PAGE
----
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Stand Establishment

The use of the plasticulture system enables growers to optimize establishment of vegetable and fruit crops under non-optimum conditions and in locations with short growing seasons.

Generally, the warm-season crops such as muskmelon, pepper, tomato etc. are established from transplants to decrease the time to maturity in the field. Direct-seeding of vegetables such as sweet corn, cucumber, and snap bean through plastic allows for optimum soil temperature and moisture to insure maximum seed germination and subsequent seedling emergence. Mechanization of transplanting or seeding of vegetables in plasticulture is available and successful if a firm, flat bed with plastic film firmly stretched over the formed bed and specific crop requirements are followed during establishment

Most common mistakes made during plant establishment in plasticulture.

  1. Lack of a firm, uniformly level bed can lead to air pockets between soil and plastic mulch. If air flows underneath mulch, the hot air funneling through the perforated holes of the plastic mulch can result in stem damage to plants. Producing a firm, level, continuous bed will prevent this problem.
  2. Loose plastic over the raised bed can result in plant desiccation or death when the transplant is covered with the loose plastic mulch. In addition, high winds have the potential to lift the plastic mulch off the beds. Adjusting the plastic mulch applicator to place the mulch film tight over the beds prior to laying film in the field will prevent this problem.
  3. Poorly placed drip irrigation tape in the raised bed can result in non-uniform soil moisture levels and nutrient application. If the drip tape is not placed beneath the soil surface in a perfectly straight line, it is difficult to transplant without puncturing the drip tape. Use of drip tape applicator with a hollow chisel placed at a 2 to 3 inch depth in the bed will prevent this problem.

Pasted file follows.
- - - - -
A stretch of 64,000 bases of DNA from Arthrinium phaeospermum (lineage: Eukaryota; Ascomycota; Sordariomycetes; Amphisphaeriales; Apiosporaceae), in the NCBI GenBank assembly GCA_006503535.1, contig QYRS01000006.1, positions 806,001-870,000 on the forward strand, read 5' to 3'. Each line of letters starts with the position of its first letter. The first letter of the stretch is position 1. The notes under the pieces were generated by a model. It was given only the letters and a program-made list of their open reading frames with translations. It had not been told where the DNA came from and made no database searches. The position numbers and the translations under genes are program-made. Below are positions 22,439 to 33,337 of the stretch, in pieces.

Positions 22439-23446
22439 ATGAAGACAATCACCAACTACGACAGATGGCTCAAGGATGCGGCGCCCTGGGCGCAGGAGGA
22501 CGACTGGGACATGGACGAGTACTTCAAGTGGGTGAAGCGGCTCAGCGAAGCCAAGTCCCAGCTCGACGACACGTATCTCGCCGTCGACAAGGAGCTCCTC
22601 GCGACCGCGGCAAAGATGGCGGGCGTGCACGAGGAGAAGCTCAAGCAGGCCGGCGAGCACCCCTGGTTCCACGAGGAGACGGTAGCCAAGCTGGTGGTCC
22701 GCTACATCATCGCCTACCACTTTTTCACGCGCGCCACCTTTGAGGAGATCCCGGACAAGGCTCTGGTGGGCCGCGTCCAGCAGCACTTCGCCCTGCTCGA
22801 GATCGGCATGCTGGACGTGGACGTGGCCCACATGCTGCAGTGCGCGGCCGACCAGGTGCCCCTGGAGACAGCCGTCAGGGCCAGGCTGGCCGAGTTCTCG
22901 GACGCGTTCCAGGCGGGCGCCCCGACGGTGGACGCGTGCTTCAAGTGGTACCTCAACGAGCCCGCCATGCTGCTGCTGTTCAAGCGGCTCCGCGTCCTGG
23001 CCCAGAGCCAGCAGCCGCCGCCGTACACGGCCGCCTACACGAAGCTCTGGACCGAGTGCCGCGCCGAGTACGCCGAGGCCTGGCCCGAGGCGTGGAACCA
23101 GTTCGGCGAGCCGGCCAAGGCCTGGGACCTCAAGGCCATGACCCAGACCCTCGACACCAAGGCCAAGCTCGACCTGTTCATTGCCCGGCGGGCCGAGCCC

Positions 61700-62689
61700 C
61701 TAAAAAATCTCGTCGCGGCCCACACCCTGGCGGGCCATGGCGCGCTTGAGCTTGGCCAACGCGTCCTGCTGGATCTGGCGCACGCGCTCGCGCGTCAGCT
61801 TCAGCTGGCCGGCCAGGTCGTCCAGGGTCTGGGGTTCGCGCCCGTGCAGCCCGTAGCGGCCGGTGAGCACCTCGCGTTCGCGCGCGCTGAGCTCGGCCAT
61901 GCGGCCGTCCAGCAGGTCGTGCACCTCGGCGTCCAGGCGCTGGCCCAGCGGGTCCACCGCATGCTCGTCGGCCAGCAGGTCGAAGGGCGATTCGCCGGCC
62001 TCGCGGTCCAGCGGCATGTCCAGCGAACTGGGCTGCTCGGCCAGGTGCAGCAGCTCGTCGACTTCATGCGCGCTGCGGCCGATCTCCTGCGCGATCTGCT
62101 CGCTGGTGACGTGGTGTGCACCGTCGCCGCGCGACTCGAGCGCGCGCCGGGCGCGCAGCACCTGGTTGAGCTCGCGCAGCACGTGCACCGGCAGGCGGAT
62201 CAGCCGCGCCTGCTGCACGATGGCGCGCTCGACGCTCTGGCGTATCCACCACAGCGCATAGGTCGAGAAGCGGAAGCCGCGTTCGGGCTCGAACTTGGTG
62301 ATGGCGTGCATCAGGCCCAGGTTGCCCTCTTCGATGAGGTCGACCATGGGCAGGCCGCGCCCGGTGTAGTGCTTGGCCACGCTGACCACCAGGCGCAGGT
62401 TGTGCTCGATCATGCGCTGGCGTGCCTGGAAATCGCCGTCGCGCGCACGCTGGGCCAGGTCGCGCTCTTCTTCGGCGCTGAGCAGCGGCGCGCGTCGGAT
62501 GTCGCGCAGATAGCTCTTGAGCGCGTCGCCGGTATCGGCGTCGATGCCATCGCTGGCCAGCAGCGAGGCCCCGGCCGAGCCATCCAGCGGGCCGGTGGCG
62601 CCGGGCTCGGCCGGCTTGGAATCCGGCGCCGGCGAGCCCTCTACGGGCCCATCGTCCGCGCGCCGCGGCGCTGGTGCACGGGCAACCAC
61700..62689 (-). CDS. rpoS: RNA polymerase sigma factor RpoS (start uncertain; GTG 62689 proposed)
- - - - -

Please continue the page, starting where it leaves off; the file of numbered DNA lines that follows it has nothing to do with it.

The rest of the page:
4. Failure to operate the drip irrigation system immediately after transplanting; especially if soil moisture is less than sixty percent of capacity will result in poor establishment or desiccation of the transplants. Drip irrigation systems should be hooked up and operated before transplanting to prevent this problem. In addition, as plants increase in size with time, use of soil moisture sensing probes such as irrometers or tensiometers will help maintain optimum soil moisture and help determine when and how long drip irrigation systems should be turned on and off.
  5. Failure to remove floating row cover or plastic tunnel from a developing crop can result in plant damage or death from excessive heat. Placement of thermometers coupled with frequent reading and recording of air temperatures under row cover or tunnels in several locations will help prevent this problem.
  6. Either failure to calibrate the fertilizer injector or to calculate correctly fertilizer rates can result in early seedling/plant damage from excessive salt levels. Calibrate fertilizer injector with known concentrations of NPK prior to transplanting to verify correct operation of the injector. In addition, calculation of fertilizer concentrations should be reviewed by cooperative extension agent or irrigation company representatives to prevent this problem.
  7. Failure to remove floating row cover or plastic tunnel from a cucurbit crop during flower anthesis will result in poor fruit pollination. Monitoring field of cucurbit crop for flower development at least once a week will help prevent this problem.